I will think about this.

I do not know if I would have the skill to do this. With practice I'm sure.

I guess the worst thing is I would buy new ones.
 

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Did you back the tap up every 1/4 turn to break off the small pieces? Did you lube the tap? There may be a better lube because of the brass alloy but I usually use gear oil. The thickness helps keep it on the tap rather than just wicking away. I also have a tap lube which is like a soft crayon but I am usually working w/ steel. Put it on your list for your next McMaster order.
 

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I will add this too.
20190402_092159 by craig stuard, on Flickr
The mounts on the frame are parallel in both front view and top view. So the mount arms need to be bent to accommodate that. It's not good to do while the posts are attached to the w/s so there is some bending and checking needed. This and proper shim thickness will keep the w/s from being mounted w/ stress in the glass.
 

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Discussion Starter #31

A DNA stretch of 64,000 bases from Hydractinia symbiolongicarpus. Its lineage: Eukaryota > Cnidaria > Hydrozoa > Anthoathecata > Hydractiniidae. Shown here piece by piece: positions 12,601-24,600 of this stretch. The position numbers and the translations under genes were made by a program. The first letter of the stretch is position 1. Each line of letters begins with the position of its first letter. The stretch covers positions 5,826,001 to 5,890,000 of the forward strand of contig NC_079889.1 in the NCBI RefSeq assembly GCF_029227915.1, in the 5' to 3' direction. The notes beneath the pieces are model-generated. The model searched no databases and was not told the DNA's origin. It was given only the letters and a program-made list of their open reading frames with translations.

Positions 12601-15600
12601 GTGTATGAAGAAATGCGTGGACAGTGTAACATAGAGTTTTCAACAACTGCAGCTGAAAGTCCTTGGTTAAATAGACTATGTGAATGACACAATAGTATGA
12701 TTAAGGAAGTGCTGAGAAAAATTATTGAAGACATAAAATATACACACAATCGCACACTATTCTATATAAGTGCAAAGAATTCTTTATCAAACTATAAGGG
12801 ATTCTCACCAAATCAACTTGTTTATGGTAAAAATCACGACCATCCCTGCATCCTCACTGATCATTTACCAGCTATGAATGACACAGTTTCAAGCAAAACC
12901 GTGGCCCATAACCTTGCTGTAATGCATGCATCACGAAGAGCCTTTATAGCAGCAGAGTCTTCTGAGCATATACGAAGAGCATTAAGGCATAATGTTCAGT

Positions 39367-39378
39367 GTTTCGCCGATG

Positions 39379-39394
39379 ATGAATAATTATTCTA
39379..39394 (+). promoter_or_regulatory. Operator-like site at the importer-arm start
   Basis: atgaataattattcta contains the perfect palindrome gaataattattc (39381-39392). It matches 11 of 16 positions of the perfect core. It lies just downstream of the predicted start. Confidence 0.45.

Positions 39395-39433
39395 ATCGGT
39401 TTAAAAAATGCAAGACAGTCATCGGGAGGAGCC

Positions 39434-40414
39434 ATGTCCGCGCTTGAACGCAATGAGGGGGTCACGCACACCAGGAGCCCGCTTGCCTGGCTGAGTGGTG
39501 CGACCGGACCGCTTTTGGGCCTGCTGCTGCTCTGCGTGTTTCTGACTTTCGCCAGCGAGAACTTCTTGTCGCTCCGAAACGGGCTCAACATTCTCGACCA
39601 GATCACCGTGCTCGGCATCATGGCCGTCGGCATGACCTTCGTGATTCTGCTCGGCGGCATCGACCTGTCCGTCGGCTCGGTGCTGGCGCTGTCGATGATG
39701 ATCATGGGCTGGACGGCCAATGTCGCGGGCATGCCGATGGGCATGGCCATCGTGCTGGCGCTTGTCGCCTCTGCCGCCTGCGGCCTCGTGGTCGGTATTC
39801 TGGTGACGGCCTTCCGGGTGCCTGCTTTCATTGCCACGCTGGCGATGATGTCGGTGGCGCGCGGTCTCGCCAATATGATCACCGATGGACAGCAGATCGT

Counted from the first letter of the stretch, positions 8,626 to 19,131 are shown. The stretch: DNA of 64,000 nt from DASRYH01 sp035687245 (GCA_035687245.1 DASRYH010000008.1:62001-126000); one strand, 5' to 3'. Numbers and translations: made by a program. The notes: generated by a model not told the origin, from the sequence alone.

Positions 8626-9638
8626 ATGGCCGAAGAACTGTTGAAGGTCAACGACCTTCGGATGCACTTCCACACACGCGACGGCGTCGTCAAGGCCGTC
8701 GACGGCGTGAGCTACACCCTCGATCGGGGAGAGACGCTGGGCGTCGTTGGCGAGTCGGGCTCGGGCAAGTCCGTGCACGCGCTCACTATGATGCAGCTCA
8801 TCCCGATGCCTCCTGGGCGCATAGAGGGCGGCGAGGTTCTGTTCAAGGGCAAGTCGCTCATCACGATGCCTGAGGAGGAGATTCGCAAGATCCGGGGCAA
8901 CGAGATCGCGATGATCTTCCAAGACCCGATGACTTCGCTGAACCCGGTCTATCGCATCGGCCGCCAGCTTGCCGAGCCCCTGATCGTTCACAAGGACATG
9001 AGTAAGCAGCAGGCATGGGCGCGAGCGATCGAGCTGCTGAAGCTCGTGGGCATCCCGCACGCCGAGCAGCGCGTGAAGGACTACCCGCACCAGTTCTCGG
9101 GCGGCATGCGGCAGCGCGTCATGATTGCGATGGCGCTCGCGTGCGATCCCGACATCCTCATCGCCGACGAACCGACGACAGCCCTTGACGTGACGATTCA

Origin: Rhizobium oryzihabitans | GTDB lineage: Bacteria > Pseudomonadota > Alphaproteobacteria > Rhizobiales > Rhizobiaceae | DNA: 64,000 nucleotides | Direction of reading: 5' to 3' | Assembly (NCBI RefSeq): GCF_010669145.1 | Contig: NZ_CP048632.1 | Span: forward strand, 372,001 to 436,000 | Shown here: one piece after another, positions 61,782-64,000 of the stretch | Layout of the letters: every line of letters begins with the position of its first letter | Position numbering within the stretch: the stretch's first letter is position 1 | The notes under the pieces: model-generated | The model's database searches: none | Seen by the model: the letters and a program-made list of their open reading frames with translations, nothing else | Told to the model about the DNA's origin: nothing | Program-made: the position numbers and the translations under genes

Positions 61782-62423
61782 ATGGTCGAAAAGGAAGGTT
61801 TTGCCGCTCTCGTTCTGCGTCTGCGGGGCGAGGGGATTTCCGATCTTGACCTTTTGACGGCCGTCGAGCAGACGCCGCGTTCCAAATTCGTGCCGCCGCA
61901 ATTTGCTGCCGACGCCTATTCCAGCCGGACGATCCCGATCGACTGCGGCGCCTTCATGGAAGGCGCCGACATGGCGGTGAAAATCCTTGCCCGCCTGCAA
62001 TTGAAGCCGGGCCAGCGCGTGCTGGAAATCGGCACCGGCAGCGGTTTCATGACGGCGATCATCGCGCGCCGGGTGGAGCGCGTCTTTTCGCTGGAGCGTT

Did you back the tap up every 1/4 turn to break off the small pieces? Did you lube the tap? There may be a better lube because of the brass alloy but I usually use gear oil. The thickness helps keep it on the tap rather than just wicking away. I also have a tap lube which is like a soft crayon but I am usually working w/ steel. Put it on your list for your next McMaster order.
I will do these things.

Thank you
Jason
 

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Discussion Starter #32
the mount arms need to be bent to accommodate that. It's not good to do while the posts are attached to the w/s so there is some bending and checking needed. This and proper shim thickness will keep the w/s from being mounted w/ stress in the glass.
[/QUOTE]

Ok. I will try to follow these instructions.

Thank you

Jason
 

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Discussion Starter #33
This is just about finished. Some tweeking forsure. There is some play to make some adjustments if people are not aware. Tapping the holes made things so much easier.

I bent the arms and got them close to 90. And when I did this I really did not need shims.

I need to find the right tool to torque down the DS bolts better. The ratched was to o long and the snub wrench was too close. I thought I got them tight removed my support and the screen shifted. So when I find that I will losen the bolts set it up again and tighten it down.

I ended up about 1/4 inch off because of that and I did not notice the my DS corner can come down a little. All this can be done with the bolts losened.
Thanks for all the help.

I am going to update my build thread for my purpose so some repeat there I will not add all the verbage.

I think I will take time and clean the garage looks horrible in the background.
20200331_140051.jpg
20200331_140310.jpg
20200331_140326.jpg

Jason